Joe Wilson, Using Illustration to Bring The Sealwoman's Gift to Life

Joe Wilson, Using Illustration to Bring The Sealwoman's Gift to Life

Joe Wilson is an award-winning illustrator based in England specialising in highly detailed, hand-drawn illustrations and print. Working with a combination of pencil, ink and digital colour, Joe's work takes form as a hybrid of the traditional and contemporary. Here he explains his process for designing Sally Magnusson’s The Sealwoman’s Gift.

The Sealwoman’s Gift is the debut novel by Sally Magnusson and I had the great pleasure of bringing the cover to life. The book is a story about loss and love, set during a true incident in Icelandic history in 1627, when Barbary pirates raided an Icelandic island and abducted the 400 inhabitants into slavery in Algiers. Working alongside Art Director Sara Marafini at John Murray publishers, we decided the contrast of these two settings was something we could use to create a beautiful cover to wrap this book in. I was provided with a package of reference material, including my own work, extracts from the novel and some ideas Sara had about the direction. From here I started to develop some very rough thumbnails to try and plot out a rough composition and idea for the piece.


From these thumbnails it was decided that the illustration would be a stylised land and seascape, which transitioned from the cold waters of Iceland on the front, to the warmer climes of Algiers on the back cover. Once this was decided I could start to plot out the cover in more detail.

This is the way most of my work happens, and at this stage I am working in pencil only. I like to produce a very tight pencil drawing which helps me in the following stages of the artwork, but also gives the art director and the publishers a really clear idea of how things will look at final stage. It’s one of my favourite parts of the process as I get to spend more time working on the details and things come to life a bit more.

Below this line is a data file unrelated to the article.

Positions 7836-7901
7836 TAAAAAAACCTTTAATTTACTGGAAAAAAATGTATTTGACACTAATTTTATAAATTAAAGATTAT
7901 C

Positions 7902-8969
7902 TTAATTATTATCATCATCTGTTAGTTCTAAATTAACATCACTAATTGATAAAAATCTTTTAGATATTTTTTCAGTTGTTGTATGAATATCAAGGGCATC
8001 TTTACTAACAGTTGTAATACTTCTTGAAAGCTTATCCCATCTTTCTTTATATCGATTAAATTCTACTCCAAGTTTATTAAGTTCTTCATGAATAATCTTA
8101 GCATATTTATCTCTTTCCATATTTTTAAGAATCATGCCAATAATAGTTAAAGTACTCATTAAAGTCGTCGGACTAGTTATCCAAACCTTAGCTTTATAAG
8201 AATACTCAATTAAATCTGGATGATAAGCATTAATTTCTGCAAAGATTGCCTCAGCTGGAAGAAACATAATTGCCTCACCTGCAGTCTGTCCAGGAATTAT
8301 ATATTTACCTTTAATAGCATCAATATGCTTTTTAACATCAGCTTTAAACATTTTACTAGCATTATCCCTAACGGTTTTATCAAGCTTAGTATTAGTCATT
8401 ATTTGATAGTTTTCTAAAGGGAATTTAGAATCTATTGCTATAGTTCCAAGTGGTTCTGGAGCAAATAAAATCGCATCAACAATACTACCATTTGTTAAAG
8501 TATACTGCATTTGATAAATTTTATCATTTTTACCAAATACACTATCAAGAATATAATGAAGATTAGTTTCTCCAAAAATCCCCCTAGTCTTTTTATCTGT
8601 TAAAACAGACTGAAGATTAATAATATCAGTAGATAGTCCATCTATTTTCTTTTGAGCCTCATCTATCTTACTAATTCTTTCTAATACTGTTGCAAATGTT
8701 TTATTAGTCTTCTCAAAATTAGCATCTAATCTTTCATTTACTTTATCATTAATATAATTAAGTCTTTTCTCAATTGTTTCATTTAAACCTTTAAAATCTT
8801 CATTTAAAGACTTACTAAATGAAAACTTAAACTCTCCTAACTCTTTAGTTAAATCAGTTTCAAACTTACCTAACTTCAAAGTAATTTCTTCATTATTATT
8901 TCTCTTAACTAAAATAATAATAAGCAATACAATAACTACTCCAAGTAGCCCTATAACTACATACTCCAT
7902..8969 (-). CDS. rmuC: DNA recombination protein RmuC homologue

As the cover started to take shape mainly as an Icelandic seascape, I included a woman’s head intertwined within the waves. This became the focus of the cover in the end, and, I think, provides a nice air of mystery and intrigue.

The back cover focused on Algiers and includes a ship typical of the time and location, and a landscape reminiscent of the buildings of that time. I pulled some reference for this but obviously correct reference is hard to find.

I added some smaller details throughout the cover and also on the French flaps and after a couple of small edits I was approved to move to ink and colour.


I ink my drawings by hand and then scan into the computer to add colour digitally. Our colour direction was very much led by the subject mater and it was a case of trying to meld the blue-greens of the Icelandic sea with the warm orange hues of the Algerian coastline. I felt that the stylised sea offered me a way to delicately introduce the colours to one another without a jarring change, and the spine came in handy to help navigate that change.


Sara and her team worked on the type for the book which resulted in a subtle, simple and delicate finish utilising both the blue and orange of the illustration.

The last piece of the puzzle was to design some basic endpapers that give the book a nice consistent finish. These were produced by creating a repeat of the wave design from the cover illustration and introducing some seals swimming through.


It was a really lovely project to be involved with, and after release it was selected for Zoe Ball’s book club, so we produced a special cover for that paperback edition which incorporated the whole illustration on the cover.


Design Editor, Painter, Designer, Lifelong bibliophile.